The Electrical Worker online
February 2014

L.A. Local Builds Dreams for Military Veterans
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Bridging differences between members is often difficult enough for local unions. Deciding how apprenticeships will be filled can sometimes be particularly controversial.

But, if recent posts on Los Angeles Local 11's Facebook page are any indication, members are fully behind Business Manager Marvin Kropke's goal to recruit at least 50 percent of future apprentices from among the ranks of military veterans.

"When America's heroes, who bravely wear the uniform of the United States, return home from wars abroad, they should not have to struggle to find a job," Kropke, a Purple Heart-decorated Vietnam veteran, told the San Fernando Valley Sun.

Local 11 and the National Electrical Contractors Association brought 23 veterans into the L.A. Electrical Training Institute's inside wireman apprenticeship program to kick the program off.

The five-year program is offered free and pays students $15.44 per hour with full benefits. By the end of their apprenticeships, the parties will have invested $40,000 in each graduate.

"I was at a dead-end job, pretty much, just paycheck to paycheck. I'd rather have a career than a job — and this [electrical training institute] really seemed the place for me," says Joseph Velasquez, 30, formerly a motor transport mechanic with the U.S. Marine Corps who served two combat deployments in Iraq and was introduced to the electrical trade through his brother-in-law, a Local 11 journeyman.

"I worked in the construction trade before, and what I found is that electricians use more of their brains than brawn. Of course there is manual labor involved, but there's a lot of thought process that has to go in … That absolutely appeals to me," adds Velasquez.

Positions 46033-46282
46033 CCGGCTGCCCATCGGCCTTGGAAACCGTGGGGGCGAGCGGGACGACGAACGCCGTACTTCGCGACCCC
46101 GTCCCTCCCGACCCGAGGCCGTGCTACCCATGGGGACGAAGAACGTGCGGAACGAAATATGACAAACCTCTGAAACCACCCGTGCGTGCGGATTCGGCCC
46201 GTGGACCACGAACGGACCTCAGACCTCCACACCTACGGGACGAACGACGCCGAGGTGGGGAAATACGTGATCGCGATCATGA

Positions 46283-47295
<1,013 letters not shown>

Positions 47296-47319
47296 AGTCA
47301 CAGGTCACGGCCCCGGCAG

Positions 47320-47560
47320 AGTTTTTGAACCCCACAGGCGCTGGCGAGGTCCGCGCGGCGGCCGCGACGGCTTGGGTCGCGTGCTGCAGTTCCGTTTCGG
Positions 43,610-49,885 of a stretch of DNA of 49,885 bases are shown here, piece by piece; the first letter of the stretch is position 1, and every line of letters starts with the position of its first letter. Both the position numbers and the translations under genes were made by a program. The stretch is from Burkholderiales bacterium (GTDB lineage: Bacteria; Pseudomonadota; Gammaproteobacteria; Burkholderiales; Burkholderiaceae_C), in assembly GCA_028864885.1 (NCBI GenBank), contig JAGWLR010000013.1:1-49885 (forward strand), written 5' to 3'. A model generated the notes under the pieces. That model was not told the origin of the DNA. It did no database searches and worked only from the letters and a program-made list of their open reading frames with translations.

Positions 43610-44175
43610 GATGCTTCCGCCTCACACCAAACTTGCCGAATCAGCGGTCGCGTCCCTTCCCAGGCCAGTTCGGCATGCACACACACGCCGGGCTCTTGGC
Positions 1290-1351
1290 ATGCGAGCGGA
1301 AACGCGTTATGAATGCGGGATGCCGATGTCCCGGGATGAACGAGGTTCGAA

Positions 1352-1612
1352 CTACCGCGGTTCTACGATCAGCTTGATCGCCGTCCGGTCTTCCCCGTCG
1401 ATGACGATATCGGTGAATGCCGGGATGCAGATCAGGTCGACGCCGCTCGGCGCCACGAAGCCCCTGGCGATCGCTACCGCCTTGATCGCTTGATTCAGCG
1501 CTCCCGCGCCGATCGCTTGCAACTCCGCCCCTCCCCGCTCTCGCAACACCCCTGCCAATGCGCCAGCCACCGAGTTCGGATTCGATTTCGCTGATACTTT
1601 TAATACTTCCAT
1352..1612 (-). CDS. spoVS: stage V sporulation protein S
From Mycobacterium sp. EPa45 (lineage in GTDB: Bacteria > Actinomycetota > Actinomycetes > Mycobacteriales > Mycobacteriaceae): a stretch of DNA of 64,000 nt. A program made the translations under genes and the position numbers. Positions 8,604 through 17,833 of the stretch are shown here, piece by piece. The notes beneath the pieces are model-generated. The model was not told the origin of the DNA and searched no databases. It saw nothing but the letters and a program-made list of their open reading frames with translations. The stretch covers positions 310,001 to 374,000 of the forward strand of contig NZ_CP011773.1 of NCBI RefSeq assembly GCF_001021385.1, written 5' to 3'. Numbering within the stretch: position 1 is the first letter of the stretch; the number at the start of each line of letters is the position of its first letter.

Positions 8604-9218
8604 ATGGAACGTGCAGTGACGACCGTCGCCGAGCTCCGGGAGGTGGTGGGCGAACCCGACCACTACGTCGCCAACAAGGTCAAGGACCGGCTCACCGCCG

A story on the training program posted on the campaign blog of Bob Hertzberg, a former speaker of the California House, reports on a 2012 study conducted by the United Way of Greater Los Angeles showing the unemployment rate among post-9/11 veterans in Los Angeles County rising to 18 percent. "Even worse, 35 percent of this same group of veterans doesn't have employment with sustainable income," he says.

"Veterans shouldn't be living on the streets," says Kropke. By partnering with L.A. County NECA, he says, "We give veterans the tools they need to succeed and to excel in our economy." NECA employers are also offering direct-hire staff support.

As a special inducement, the ETI adopted new NJATC standards that waive pre-interview testing for all veterans who have been honorably discharged over the last five years. As long as they meet the algebra requirements and have a high school diploma or GED, they move straight to an interview.

In November, Local 11 sponsored an outreach event for women veterans that welcomed 150 participants with collaborative efforts from veteran service organizations and political constituents.

Mabel Miller, a veteran who assisted Rennie Wilson, Local 11 community outreach staff, in planning the program says, "We have had the honor to serve our country. It is now our honor to service our fellow soldiers, the least of which is to advocate for women veterans who need a hand up, not a handout."

"These types of programs are a win for all involved," says Lt. Col. Patricia Jackson Kelly, a 28-year Army veteran and keynote speaker at the women's event. "I commend the leadership and staff of Local 11 for being so dedicated to the cause. So many others just give lip service, but I can see and feel the commitment of the IBEW."

On Dec. 7, ETI hosted a veteran apprenticeship interviewing and application day. Sixty-one veterans attended. Many went straight to interviews and 31 were tested.

"I'm excited to be part of a new Brotherhood," says Adam Elder, a 10-year U.S. Air Force veteran and ETI student who served in Qatar, Kuwait and Afghanistan as a C-130 crew chief.

Local 11's efforts are part of the city's leading role taking a comprehensive approach to veterans, including dealing with post-traumatic stress syndrome, housing and employment, says Uyen Le, Local 11 compliance and outreach representative.

A member's post on Local 11's Facebook page says, "Local 11 should set the standard … Just let 'em in … They have all done what most of us won't … Took an oath to defend our freedom … Even if it means losing life and limb."


L.A. Local 11 aims to recruit at least 50 percent of future apprentices from among the ranks of military veterans.